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January 18, 2010 8:09 pm
Shares in DNO, the Norwegian oil company, rose more than 16 per cent on Monday after authorities in Iraqi Kurdistan said they were ready to resolve a dispute with Iraq’s central government over distribution of oil revenues and payment of foreign operators.
But the statement appeared to be a political overture, not a binding plan capable of breaking the deadlock that has prevented full-scale exploitation of Iraqi Kurdistan’s estimated 40bn barrels of oil.
Ashti Hawrami, oil minister for the autonomous Kurdistan regional government (KRG) of Iraq, said in the statement that the KRG was prepared to resume international oil exports after holding a “serious dialogue” with Baghdad over how to pay operators such as DNO and Turkey’s Genel Energy.
Mr Hawrami proposed paying DNO a minimum amount that would cover DNO’s cost of oil exports. The payments would come from Baghdad-controlled oil revenues. That step, he suggested, “would create a suitable and positive atmosphere” in which to restart oil exportation. Then all sides, he said, could resolve the thornier issues of operators’ profits and out of which government’s budget payments are paid.
Winning access to Iraq in 2003, DNO was able to start exporting oil from its Tawke field in June 2009. Those exports were orchestrated by the Kurdish government. They were intended to mark the end of tensions with the central government, which continued to call the KRG’s oil licences illegal. But Baghdad retained all revenues from those exports and did not remit payments to the companies. The KRG did not pay operators out of its budget. In October DNO said it would halt oil exports until a payment mechanism was set up.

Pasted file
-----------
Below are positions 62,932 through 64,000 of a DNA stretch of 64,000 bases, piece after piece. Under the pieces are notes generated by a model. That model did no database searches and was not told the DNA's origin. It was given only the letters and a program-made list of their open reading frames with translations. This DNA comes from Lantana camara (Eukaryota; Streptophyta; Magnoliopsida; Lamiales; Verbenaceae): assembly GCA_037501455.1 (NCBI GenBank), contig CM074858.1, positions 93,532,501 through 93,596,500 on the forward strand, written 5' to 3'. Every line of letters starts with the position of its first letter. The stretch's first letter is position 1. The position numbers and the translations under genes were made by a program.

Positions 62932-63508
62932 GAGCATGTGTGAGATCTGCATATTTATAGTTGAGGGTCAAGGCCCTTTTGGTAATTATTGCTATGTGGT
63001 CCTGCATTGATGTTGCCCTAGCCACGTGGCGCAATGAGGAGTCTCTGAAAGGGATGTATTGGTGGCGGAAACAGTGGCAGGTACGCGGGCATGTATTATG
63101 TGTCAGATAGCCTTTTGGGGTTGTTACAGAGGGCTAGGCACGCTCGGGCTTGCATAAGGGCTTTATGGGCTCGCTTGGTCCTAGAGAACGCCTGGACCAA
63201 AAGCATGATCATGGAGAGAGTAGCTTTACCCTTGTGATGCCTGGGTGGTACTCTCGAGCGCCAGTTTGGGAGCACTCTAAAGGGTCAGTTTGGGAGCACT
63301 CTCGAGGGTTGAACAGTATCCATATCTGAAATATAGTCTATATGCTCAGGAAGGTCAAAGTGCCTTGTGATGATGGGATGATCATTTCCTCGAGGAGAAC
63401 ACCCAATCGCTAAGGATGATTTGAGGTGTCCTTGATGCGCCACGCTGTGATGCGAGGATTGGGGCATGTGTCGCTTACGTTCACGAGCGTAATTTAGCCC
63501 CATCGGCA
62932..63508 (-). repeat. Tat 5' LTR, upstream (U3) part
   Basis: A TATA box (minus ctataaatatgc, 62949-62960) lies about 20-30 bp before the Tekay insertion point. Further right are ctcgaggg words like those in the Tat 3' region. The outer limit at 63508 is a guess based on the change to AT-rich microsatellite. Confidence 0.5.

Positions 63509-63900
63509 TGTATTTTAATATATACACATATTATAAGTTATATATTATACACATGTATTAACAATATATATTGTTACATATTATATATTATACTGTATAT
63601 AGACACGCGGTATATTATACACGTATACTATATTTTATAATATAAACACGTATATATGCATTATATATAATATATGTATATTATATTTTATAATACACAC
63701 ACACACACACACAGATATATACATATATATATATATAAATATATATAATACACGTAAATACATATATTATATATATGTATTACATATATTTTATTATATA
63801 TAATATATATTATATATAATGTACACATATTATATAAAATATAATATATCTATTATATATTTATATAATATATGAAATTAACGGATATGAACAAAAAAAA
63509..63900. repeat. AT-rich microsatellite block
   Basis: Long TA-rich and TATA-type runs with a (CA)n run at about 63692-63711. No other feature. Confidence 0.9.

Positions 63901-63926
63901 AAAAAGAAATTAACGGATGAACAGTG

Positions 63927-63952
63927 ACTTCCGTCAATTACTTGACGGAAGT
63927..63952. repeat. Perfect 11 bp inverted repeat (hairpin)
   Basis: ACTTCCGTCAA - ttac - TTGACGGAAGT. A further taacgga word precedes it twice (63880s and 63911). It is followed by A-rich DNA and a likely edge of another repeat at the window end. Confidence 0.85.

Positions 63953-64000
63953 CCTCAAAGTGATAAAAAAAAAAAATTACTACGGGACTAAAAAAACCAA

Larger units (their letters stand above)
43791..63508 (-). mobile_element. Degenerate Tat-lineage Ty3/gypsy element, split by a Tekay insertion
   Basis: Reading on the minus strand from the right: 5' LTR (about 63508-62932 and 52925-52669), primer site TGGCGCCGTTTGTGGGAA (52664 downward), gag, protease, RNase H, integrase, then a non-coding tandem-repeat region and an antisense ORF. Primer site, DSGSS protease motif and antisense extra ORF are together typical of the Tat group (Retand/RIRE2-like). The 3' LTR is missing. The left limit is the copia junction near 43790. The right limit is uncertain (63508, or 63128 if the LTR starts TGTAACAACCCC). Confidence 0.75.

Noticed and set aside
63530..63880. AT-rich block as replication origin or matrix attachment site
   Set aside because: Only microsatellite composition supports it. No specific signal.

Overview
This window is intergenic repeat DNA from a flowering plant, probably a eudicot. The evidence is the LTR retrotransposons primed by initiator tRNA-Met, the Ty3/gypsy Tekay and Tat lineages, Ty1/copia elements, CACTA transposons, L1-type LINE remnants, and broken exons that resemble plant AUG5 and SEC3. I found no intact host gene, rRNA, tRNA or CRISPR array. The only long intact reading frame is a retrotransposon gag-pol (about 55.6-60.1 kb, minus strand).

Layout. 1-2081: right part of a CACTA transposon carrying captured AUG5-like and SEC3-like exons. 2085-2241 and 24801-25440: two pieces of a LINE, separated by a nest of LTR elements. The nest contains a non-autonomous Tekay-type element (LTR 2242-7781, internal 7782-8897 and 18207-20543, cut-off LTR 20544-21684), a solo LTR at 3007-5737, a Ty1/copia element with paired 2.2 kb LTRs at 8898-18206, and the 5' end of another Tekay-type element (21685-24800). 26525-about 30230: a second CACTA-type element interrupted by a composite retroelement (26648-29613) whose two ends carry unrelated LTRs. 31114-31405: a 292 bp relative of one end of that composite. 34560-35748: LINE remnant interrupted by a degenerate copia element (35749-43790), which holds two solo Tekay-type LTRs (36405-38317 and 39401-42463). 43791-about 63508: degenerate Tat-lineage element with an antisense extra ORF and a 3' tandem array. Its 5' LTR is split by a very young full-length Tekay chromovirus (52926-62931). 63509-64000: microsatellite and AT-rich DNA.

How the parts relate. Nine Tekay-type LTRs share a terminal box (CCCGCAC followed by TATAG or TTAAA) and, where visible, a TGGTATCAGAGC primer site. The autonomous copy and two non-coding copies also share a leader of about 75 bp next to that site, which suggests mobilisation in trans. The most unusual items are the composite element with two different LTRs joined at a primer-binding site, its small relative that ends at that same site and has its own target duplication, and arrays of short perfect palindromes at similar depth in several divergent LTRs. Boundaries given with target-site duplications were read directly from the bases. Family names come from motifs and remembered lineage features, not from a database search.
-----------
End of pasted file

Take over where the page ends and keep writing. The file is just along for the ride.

DNO declined to comment on the statement, including whether or not they endorsed a break-even payment plan.
“The KRG is ready to start a serious dialogue regarding this matter, and we are also ready to immediately restart the process of oil exporting from Kurdistan Region’s fields,” Mr Hawrami said, adding that two committees should be established to ensure fair payment to the operators.
Mr Hawrami appealed to Baghdad to consider the revenues it could gain by co-operating in a new plan. Those revenues could rise from $2.75bn in 2010 to $25.62bn in 2014. Over those four years only $6bn of the $67bn in Baghdad-controlled revenues would need to be allocated to Kurdistan-based operators as compensation, he said.
Exports could initially be 100,000 barrels per day, rising to 200,000 later this year and 1m barrels in five years, he added.
The Kurdish statement was in response to remarks by Nouri al-Maliki, the Iraqi prime minister, who said earlier this month that it was time to settle the dispute “with flexibility and realism” in order “to preserve the rights and interests in these contracts”.
Trond Omdal, analyst at Arctic Securities in Oslo, said the statement indicated momentum was building towards a deal. But he cautioned that much would remain uncertain until after Iraq held parliamentary elections in March.
Shares in DNO closed at NKr6.20 on Monday.
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